My name is Jared Way. I was born in California, and became an "adoptive" Minnesotan. Now I'm contentedly expatriated in South Korea.
For many years I was a database programmer, with a background in Linguistics and Spanish Literature.
I quit my well-paying job and starting in September, 2007, I spent 2 years teaching EFL to elementary kids in Ilsan (suburban Seoul), South Korea. From April, 2010, until April, 2011, I worked a public school position in rural southwestern Korea (Yeonggwang County). I have since returned to Ilsan and continue to work there.
As of June, 2013, I remain in Ilsan in South Korea, but I was diagnosed with cancer, and have been undergoing treatment. As a consequence, the focus and tone of this blog has changed somewhat.
I started this blog before I even had the idea of coming to Korea (first entry: Caveat: And lo...). So this is not meant to be a blog about Korea, by any stretch of the imagination. But life in Korea, and Korean language and culture, inevitably play a central role in this blog's current incarnation. Let's just say... it's a blog about whatever I happen to be thinking, that currently takes place in Korea.
Basically, this blog is a newsletter for the voices in my head. It keeps everyone on the same page: it has become a sort of aide-mémoire.
If you're curious about me, there is a great deal of me here. I believe in what I call "opaque transparency" - you can learn almost everything about me if you want, but it's not immediately easy to find. I also have a professional website: jaredway.com.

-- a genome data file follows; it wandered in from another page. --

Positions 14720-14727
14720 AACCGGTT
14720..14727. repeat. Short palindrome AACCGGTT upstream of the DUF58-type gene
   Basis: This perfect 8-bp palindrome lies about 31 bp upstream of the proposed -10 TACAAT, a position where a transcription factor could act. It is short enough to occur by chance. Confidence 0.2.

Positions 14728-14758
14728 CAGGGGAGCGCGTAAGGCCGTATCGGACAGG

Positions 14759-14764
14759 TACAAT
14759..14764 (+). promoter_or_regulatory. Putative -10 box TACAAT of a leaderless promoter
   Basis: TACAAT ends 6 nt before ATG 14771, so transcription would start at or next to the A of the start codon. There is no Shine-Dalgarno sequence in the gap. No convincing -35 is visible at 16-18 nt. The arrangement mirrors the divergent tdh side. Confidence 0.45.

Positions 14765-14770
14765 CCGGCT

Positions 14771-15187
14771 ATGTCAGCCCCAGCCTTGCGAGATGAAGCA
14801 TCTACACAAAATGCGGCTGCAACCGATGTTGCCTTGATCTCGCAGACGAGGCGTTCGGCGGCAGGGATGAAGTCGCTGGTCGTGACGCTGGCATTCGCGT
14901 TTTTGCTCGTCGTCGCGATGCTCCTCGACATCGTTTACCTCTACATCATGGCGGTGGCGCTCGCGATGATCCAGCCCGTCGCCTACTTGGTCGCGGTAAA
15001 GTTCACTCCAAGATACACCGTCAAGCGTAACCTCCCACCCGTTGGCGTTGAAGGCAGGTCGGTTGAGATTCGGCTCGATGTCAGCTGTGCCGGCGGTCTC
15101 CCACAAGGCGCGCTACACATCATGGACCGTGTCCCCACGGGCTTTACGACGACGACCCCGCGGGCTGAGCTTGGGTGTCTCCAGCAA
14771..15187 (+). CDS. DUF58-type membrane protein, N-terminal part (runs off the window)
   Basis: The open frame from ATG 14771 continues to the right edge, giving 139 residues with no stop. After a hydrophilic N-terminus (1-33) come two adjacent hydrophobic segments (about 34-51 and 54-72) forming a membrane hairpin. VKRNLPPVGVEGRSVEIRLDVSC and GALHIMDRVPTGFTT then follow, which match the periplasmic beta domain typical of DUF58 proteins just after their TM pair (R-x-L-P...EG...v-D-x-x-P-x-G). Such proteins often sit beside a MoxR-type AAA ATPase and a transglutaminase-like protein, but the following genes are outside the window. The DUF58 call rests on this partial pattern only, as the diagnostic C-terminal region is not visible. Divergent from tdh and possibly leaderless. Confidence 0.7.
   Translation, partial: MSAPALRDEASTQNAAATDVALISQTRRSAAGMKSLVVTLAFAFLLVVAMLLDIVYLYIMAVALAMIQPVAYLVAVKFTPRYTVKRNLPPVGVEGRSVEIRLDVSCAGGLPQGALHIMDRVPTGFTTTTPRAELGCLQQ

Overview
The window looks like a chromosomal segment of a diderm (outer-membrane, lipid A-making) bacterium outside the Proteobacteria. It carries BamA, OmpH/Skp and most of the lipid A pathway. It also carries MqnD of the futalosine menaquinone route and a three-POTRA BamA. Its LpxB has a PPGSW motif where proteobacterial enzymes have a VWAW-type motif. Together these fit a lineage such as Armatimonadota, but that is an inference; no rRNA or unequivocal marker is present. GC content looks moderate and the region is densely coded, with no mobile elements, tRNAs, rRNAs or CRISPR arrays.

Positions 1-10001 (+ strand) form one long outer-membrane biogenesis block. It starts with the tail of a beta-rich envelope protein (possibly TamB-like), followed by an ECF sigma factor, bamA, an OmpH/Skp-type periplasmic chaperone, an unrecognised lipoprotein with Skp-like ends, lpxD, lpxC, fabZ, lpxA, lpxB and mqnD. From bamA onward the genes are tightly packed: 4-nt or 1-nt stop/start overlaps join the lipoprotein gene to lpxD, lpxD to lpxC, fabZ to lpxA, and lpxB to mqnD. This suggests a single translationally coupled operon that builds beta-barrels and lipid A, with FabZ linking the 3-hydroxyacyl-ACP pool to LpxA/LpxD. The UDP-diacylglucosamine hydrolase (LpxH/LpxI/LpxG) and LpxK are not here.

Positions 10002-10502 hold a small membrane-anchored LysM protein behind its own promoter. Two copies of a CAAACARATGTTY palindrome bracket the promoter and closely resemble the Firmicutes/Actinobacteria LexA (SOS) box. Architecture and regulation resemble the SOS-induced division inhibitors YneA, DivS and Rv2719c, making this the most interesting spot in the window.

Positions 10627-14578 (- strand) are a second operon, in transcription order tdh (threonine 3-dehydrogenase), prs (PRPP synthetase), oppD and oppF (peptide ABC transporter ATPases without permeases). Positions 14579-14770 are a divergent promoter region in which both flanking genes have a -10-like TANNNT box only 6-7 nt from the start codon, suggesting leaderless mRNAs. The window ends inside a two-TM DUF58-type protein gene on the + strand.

I like to take photographs. I'm NOT a photographer. Recently, I've been trying to consolidate my "good" photos and have opted to try hosting them at a webstie called panoramio - partly because I mostly take pictures of landscape or scenery and panoramio is well-integrated with google earth. Here is a slideshow of some of my photos.
A distillation of my personal philosophy (at least on good days):
I have made the realization that happiness is not a mental state. It is not something that is given to you, or that you find, or that you can lose, or that can be taken from you. Happiness is something that you do. And like most things that you do, it is volitional. You can choose to do happiness, or not. You have complete freedom with respect to the matter.